Of course Doug Greene, through his work on John Dickson Carr and other writers, has done much to examine the rich vein of Golden Age American "classic" detective fiction. He also, incidentally, has highlighted the post-WW2 aesthetic feud between Carr and Chandler that arose out of Chandler's famous essay deriding classical detective fiction, "The Simple Art of Murder." This essay, which Chandler acknowledged was deliberately polemical, for decades established the view that Chandler had disdain for all British detective fiction. "Chandler despised the English school of crime writing," writes PD James, who then quotes Chandler's famous, amusing line that "the English may not always be the best writers in the world, but they are incomparably the best dull writers."
|Hater? Raymond Chandler|
The crime writer and once highly influential critic Julian Symons likened reading Austin Freeman, an author I greatly enjoy myself, to chewing straw. Chandler certainly did not agree and in fact wrote quite fondly of Freeman's fiction. He saw Freeman and Dashiell Hammett as masters of two different sorts of crime writing. Freeman's writing had "immense leisure," Chandler allowed, but "within his literary tradition" Freeman was, insisted Chandler, "a damn good writer."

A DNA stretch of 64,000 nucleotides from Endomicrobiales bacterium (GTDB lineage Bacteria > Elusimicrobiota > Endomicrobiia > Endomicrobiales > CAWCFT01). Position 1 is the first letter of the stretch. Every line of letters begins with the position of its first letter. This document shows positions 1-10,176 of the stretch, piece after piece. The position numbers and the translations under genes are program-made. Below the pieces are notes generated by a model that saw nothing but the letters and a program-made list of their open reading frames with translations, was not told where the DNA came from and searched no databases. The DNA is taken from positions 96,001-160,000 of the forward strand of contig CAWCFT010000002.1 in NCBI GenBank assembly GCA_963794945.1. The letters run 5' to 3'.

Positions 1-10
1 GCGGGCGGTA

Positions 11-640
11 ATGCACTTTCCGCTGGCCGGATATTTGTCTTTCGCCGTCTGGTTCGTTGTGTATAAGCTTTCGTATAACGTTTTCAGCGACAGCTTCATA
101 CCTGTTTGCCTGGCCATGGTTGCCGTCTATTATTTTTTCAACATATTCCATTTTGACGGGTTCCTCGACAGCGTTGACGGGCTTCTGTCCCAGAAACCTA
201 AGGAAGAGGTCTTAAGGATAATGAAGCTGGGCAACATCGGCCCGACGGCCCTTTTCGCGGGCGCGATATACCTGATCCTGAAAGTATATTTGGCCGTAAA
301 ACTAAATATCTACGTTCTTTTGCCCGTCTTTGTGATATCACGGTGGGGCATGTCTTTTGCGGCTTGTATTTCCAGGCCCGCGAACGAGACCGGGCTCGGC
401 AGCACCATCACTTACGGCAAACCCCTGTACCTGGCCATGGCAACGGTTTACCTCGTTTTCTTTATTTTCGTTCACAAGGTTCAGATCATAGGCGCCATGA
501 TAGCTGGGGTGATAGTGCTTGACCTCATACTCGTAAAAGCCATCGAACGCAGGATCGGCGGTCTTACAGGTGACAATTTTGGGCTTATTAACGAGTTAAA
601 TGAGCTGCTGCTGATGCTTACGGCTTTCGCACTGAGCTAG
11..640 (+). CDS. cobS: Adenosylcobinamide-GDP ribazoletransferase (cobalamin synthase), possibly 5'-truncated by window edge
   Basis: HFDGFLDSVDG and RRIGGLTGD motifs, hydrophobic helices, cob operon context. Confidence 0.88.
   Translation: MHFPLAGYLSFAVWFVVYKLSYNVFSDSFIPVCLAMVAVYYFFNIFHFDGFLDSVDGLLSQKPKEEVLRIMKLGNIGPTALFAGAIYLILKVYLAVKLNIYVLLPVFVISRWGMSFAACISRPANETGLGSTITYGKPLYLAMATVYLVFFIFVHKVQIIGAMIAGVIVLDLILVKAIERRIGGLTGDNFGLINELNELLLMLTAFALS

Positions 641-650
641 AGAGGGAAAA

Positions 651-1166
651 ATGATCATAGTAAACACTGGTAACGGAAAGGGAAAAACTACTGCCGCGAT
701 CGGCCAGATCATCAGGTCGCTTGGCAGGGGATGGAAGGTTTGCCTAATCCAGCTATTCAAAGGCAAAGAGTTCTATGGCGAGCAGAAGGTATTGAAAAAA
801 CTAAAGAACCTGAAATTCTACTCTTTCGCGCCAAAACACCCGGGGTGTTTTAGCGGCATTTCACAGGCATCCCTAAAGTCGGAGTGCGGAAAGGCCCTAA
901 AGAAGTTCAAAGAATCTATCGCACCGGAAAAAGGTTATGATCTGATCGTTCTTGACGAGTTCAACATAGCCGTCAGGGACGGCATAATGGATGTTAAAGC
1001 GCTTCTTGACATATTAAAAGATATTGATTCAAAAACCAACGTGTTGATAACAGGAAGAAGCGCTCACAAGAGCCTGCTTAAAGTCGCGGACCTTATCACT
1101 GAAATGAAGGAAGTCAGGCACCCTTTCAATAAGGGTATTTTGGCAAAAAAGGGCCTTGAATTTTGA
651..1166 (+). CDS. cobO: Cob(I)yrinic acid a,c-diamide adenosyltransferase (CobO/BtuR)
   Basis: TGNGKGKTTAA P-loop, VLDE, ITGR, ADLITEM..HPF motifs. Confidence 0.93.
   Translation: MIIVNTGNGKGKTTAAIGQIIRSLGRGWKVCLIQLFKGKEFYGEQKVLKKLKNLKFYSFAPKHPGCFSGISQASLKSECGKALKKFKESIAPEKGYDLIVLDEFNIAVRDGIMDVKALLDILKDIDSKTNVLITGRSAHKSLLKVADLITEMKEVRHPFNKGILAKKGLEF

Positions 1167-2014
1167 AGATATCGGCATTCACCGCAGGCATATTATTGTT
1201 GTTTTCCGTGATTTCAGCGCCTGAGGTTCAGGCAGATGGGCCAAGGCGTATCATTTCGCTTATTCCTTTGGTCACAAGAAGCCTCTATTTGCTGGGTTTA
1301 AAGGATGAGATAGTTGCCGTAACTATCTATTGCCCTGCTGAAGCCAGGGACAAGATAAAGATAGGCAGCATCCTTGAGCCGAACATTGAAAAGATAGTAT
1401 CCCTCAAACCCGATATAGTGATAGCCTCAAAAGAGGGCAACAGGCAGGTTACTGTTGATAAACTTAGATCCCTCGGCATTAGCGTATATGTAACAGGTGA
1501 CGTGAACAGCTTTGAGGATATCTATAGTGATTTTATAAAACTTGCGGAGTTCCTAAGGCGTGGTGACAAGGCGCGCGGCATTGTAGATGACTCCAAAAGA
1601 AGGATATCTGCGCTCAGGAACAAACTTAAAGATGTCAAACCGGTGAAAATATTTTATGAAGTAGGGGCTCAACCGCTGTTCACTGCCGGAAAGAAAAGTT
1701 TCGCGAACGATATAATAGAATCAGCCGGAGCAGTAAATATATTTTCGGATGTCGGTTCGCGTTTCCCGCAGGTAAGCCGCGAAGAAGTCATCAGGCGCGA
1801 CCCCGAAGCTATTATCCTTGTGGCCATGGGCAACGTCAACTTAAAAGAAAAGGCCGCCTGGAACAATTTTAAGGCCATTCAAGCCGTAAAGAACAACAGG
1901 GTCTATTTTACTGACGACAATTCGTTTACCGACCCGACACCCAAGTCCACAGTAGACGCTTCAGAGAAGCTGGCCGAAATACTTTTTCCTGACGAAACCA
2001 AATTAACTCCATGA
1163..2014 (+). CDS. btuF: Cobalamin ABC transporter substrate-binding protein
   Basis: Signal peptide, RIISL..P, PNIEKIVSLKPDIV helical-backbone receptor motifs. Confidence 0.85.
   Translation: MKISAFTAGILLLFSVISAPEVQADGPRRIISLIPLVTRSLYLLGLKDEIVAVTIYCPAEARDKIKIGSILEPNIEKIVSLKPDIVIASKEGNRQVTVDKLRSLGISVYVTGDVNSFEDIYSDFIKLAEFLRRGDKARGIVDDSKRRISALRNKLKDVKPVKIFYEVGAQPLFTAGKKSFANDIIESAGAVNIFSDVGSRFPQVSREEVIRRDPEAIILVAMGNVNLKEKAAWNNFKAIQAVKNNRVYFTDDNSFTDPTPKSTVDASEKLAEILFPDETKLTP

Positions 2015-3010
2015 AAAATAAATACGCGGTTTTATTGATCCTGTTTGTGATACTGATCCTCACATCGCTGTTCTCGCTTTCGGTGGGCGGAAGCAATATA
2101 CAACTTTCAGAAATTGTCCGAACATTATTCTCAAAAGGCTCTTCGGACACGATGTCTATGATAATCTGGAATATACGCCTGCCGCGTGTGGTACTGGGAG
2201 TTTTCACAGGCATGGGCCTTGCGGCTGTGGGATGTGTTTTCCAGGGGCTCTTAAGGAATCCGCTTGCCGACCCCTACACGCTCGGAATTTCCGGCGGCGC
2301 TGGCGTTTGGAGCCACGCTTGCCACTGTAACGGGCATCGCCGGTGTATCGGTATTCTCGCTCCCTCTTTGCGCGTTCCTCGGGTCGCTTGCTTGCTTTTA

In addition to Crofts and Freeman, Josephine Tey and Michael Innes were other British crime writers Chandler enjoyed. The view that Chandler despised the "English school of crime writing" just does not hold. To better understand Chandler's more nuanced view of British detective fiction, one must look at more than his "Simple Art" essay.
There was an immensely rich tradition of classical, puzzle-oriented detective fiction in the United States, but as scholarly studies have focused increasingly on the English Crime Queens to the exclusion of everyone else who worked within the classical tradition, these writers seem to have receded in both popular and academic awareness.
The appetite for puzzle-focused detective fiction in fact broke quite a few boundaries. For a time it was immensely popular with intellectuals, as I and Henrique Valle discuss in Mysteries Unlocked. More on that to come.